Twenty years ago, I was walking with some friends through the arid chaparral of Quail Valley. At the time it was undeveloped land east of Del Mar in Southern California.  Now the whole area is ticky tacky cookie cutter homes with amenities so many of us end up buying in our thirties and forties. Anyhow, we came upon a wild flower that stopped us dead in our tracks. At first glance it resembled a gigantic weed. Its foliage was scrubby and rough but its flower was a wonder to behold. It made such an impression, that even some twenty years later I can describe where I was and who I was with. There are many alluring and fascinating creatures and plants that live and love this Southern California climate but none as amazing as the Matilija poppy or commonly referred as a “fried egg” poppy.

Its large eight inch flowers have six petals that resemble pleated crape paper and its stamens (yes, it has many) form a large yellow ball-like cluster. From a distance, it looks exactly like a fried egg, sunny side up. This plant thrives in a rocky, sun baked, arid climate but its history alludes to loving other climates as well.  One of my sources site, the plant’s origins are from Ireland. Another source claims the poppy as being “quite popular in England, it grows equally well in our local environs.”

It is an interesting and beautiful plant, so perhaps we could have these in our own gardens? Well sure but there are a few things to consider first. This plant needs elbow room. Much like the Forsythia it takes over and will evict its neighbors without hesitation. After years of growth it will become woody and tree like. In the right location, the plant can reach eight feet tall and more than half as wide. Don’t over water this beauty as it likes to be a little thirsty. Finally, “to encourage flower-bearing branches measuring four to six feet, cut the plant back to the ground each winter. “

I am in the process of researching this plant with our local Master Gardeners through Missouri University. If I can pull this off perhaps I can have a little piece of what I miss about California here in Missouri. If it doesn’t work out I will stick to painting my “fried egg” flowers. Below is my impression of this Matilija beauty.


Fried Egg Poppy
by Kristen E. Haskell
8" x 10"
Acrylic

My information came from the following websites:

Monday, February 13, 2012

White Stallion of the Carmargue


White Stallion of the Carmargue
16" x 20" Acrylic on Canvas
Kristen E. Haskell
2012

Old Man Winter

After weeks of unusually warm temps in the Ozarks, Old Man Winter has arrived. Big fat snow flakes are falling heavily from the sky. My gaze is transfixed at my picture window. We are getting a lot more snow than anyone said we would. Everything is white, everything is beautiful. Wintery wisps of white are swirling past my view, there is something magical about snow.




 My bones do not recognize your beauty
but my eyes struggle to look away

Its chill I fear
yet its peace is soothing

like an ice cold drink on a hot summer day.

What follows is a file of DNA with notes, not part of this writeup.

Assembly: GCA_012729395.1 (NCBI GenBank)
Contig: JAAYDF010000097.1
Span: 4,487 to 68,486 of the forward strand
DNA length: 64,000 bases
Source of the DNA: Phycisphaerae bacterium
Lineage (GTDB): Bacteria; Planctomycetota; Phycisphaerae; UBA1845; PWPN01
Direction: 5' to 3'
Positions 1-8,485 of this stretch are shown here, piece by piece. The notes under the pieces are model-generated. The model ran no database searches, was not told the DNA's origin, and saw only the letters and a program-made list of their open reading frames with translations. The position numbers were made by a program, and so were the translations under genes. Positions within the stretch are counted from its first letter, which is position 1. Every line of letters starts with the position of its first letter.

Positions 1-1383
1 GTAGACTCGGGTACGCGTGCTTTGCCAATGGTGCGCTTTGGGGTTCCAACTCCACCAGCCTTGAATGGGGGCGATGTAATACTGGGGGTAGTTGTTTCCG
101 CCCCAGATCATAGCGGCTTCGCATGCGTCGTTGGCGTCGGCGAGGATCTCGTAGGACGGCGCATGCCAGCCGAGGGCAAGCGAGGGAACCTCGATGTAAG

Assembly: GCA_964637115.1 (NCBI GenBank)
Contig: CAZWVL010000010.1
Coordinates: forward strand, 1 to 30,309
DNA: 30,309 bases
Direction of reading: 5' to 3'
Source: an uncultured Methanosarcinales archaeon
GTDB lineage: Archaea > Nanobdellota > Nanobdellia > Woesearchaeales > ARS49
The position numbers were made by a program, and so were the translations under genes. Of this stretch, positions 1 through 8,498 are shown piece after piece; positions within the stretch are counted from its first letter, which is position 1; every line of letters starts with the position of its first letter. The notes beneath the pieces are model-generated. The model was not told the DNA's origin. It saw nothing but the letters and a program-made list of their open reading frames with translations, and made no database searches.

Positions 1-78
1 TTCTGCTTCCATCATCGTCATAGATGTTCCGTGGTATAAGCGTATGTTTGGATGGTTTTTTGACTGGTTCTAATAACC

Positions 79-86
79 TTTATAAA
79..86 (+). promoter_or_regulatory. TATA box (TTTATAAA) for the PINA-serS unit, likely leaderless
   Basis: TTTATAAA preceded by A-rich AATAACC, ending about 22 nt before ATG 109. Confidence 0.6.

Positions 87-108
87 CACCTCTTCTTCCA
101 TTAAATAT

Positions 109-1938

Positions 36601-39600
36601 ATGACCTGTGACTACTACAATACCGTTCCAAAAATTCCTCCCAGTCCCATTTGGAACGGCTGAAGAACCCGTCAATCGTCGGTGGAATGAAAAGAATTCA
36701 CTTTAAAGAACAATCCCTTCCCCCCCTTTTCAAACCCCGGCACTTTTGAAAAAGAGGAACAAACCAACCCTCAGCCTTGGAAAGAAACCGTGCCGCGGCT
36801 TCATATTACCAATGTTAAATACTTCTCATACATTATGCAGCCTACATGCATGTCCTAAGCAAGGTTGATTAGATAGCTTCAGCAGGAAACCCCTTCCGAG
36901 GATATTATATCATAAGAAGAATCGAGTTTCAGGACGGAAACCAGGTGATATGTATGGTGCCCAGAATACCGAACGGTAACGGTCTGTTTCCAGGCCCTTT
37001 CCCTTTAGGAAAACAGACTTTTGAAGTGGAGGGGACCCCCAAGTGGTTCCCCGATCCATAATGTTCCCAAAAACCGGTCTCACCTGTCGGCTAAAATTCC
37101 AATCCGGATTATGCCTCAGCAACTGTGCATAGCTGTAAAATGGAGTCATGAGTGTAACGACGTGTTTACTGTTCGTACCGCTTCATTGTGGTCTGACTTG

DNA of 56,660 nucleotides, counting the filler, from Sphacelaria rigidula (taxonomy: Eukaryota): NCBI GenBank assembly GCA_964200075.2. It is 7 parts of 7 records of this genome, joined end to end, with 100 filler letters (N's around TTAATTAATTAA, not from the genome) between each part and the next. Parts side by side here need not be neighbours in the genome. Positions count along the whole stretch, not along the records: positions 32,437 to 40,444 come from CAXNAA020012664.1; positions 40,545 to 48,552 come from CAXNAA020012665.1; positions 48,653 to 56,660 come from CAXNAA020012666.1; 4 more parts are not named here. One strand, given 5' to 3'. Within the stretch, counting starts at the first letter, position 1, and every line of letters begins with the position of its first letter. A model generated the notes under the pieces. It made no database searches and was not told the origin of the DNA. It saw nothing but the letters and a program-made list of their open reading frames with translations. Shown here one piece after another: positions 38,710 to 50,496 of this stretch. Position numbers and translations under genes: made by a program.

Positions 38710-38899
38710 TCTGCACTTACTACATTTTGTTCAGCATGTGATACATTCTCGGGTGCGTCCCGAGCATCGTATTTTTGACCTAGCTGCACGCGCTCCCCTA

Monday, January 30, 2012

A New Week

 I spent last week in a fog. For the past three weeks my brain just kind of shut down and anything I started to write did not work. I read the first two books of The Hunger Games and I am 20% through the third. I watched a lot of useless television, added somethings to Pinterest, and I searched Youtube for some customer service videos to help my husband with a project for work. Other than that, I did nothing. I talked to no one on the phone and kept the very minimum of my appointments. It wasn't depression, it was a lack of energy. So far, I am feeling a lot better this week.

Steve is off to Denver for business trip this week, home on the weekend and back again to Denver for another week of Sales Meetings. His new position is really interesting and he is happy. Getting ready for his travel took a lot of shopping and planning. Now that he is back out, I feel like I can relax. Maybe get some writing done! Oh, my biggest piece of personal news, I finished the woman in the peacock dress.


Haskell, Kristen
Peacock Dress 
2012
16x20
Acrylic Painting

Friday, January 13, 2012

Monday, January 9, 2012

Developing a story

Today is a perfect day to do some writing. I decided to take a break from prompt driven work because I need to depend more on my imagination and less on the imagination of others. I still have to goal of finishing a ghost story before the end of the month.

The premise of my ghost story:

Woman lets a large farm house in the south. The property comes with the caretakers. What we are not sure about is whether or not she is the ghost in the story or if the caretakers are the ghosts. It isn't until a demolition crew shows up to level that house that we find out who is alive and who is dead in this story and why they are there to begin with.

Just for fun what kind of story would you write based on the above perimeters and the photo I nabbed from google images?

I would love to read what you would do. 

Tuesday, January 3, 2012

Goals

This is not my painting - Image from Google Images

  • To paint something inspired by the above painting.
  • To finish a short ghost story before the end of January.
  • To successfully teach jewelry classes at Creative Concepts.
  • To be mindful of my food choices.
  • To be kind even when I don't feel the love.
  • To be better at communicating with others.
  • Procrastinate a lot less.